Emotional skatepark tribute to Jamie,13
Published on: 28 Jul 2017
THE FATHER of a teenager who was killed in a light aircraft crash has marked the 10th anniversary of his death with a poignant balloon launch.
Gordon Clapp organised the event to commemorate the life of his son Jamie who died on July 8, 2007.
Family and friends climbed on top of ramps at the Jamie Clapp Memorial Skatepark in Emersons Green to release 10 colourful balloons.
Attached to each balloon was a special message to Jamie, who was a student at Mangotsfield School and a huge skateboard fan.
Mr Clapp said it had been a very emotional day.
"It was very sad. Five of Jamie's friends released balloons as well as family members.
"There were between 20 and 30 people there and I'd like to thank them all for coming to pay tribute to Jamie.
"Afterwards I bought his friends a can of beer each - they're all big boys now.
"Some people might think I'm daft but I wrote a message to Jamie and, as he's up there with God, I'm hoping he would have got it. That helps a bit."
In a further tribute, on July 26, what would have been Jamie's 24th birthday, Mr Clapp arranged for the Union Jack
flag at Cossham Hospital to be raised.
A birthday message to Jamie was displayed on the flagpole display board in the main reception so visitors would know the reason for the raising of the flag.
Mr Clapp said: "The 10 years have gone by so quickly. It seems like only yesterday it happened. I think of Jamie all the time. I have a photograph of him by the side of my bed and kiss it every morning when I wake up and every evening before I go to sleep.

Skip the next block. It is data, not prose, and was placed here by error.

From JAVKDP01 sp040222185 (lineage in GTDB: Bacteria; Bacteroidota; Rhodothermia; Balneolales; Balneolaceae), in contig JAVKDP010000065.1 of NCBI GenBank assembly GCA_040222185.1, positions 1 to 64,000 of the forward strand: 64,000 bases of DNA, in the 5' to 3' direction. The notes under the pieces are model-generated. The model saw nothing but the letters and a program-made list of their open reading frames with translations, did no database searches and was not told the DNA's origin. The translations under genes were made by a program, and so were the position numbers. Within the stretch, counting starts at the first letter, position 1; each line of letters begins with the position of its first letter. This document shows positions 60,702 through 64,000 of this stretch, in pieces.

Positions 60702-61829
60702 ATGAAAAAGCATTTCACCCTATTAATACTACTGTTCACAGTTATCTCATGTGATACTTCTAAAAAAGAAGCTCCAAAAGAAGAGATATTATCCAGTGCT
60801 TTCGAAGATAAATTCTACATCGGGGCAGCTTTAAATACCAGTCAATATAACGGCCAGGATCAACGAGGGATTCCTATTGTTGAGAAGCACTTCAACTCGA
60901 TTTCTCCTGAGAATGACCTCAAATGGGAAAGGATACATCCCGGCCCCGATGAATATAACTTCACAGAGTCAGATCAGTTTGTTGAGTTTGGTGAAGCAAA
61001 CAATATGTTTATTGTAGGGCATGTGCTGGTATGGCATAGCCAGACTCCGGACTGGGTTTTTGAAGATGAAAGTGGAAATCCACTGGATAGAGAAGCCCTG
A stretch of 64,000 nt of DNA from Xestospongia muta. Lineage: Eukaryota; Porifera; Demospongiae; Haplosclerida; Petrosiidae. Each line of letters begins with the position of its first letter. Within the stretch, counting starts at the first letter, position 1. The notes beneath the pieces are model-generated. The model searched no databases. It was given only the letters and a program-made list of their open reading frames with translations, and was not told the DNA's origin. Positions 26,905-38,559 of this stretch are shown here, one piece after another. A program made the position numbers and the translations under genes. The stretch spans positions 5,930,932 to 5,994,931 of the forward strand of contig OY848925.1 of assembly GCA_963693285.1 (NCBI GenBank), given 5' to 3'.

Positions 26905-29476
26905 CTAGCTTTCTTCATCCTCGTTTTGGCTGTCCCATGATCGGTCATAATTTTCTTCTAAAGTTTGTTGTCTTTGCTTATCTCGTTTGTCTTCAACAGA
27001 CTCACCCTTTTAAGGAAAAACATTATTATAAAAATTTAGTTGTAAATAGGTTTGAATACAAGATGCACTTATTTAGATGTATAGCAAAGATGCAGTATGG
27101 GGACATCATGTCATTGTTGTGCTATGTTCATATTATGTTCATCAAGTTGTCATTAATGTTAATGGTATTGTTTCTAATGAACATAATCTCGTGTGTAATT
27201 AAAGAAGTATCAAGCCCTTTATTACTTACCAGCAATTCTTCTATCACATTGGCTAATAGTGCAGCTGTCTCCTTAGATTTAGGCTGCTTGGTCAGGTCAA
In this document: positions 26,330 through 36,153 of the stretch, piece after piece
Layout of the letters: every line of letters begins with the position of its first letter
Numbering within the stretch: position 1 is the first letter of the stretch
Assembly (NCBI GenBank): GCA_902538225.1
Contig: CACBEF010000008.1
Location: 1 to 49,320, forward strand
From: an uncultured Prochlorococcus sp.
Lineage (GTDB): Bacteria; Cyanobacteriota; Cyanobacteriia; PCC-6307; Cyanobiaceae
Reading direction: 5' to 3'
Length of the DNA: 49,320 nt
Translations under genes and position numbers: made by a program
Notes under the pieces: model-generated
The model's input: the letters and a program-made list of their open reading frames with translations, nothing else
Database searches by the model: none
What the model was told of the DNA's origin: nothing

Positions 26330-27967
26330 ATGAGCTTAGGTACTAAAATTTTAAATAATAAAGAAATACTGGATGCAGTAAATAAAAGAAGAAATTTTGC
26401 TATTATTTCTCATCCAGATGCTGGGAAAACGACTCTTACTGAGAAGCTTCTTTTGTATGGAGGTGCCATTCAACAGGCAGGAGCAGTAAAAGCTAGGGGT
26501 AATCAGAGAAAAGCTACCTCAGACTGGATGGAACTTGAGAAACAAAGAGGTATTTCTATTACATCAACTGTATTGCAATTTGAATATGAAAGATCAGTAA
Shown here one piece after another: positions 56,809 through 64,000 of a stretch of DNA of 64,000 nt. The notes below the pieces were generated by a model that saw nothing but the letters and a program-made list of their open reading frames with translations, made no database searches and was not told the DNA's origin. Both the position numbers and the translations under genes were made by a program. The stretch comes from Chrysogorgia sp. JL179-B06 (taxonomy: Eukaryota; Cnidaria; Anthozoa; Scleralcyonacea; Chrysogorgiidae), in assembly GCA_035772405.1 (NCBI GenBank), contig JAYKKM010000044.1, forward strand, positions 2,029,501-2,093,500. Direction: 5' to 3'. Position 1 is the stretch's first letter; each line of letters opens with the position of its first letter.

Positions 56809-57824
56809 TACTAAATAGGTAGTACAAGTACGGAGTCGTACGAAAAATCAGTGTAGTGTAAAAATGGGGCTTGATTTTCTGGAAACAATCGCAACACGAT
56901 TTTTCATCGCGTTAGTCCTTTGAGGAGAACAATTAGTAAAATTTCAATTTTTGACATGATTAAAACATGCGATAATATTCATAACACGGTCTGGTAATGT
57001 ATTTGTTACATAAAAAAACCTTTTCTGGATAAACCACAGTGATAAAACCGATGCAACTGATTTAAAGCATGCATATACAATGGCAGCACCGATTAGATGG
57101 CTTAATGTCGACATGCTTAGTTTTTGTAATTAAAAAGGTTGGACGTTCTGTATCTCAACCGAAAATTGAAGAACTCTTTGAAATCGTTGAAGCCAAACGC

"Jamie was a brilliant son and we did everything together. He was very popular and had some very good friends who haven't forgotten him. He was very well loved by everyone.
"I can't even begin to tell you how much I still miss him."
Jamie was just 13 when he died after the light aircraft he was travelling in crashed into a field in Clutton and burst into flames.
An inquest into Jamie's death heard that the pilot, 34-year-old Robert Gunter, from Downend, had taken the drug ecstasy before the flight.
Mr Clapp was then told the insurance company would not pay out because Mr Gunter was under the influence of drugs which had invalidated any claim.
Following Jamie's death, Mr Clapp set about raising money to build a skateboard park in memory of his son.
After successfully fundraising £100,000, the Jamie Clapp Memorial Skatepark in Emersons Green opened in 2011.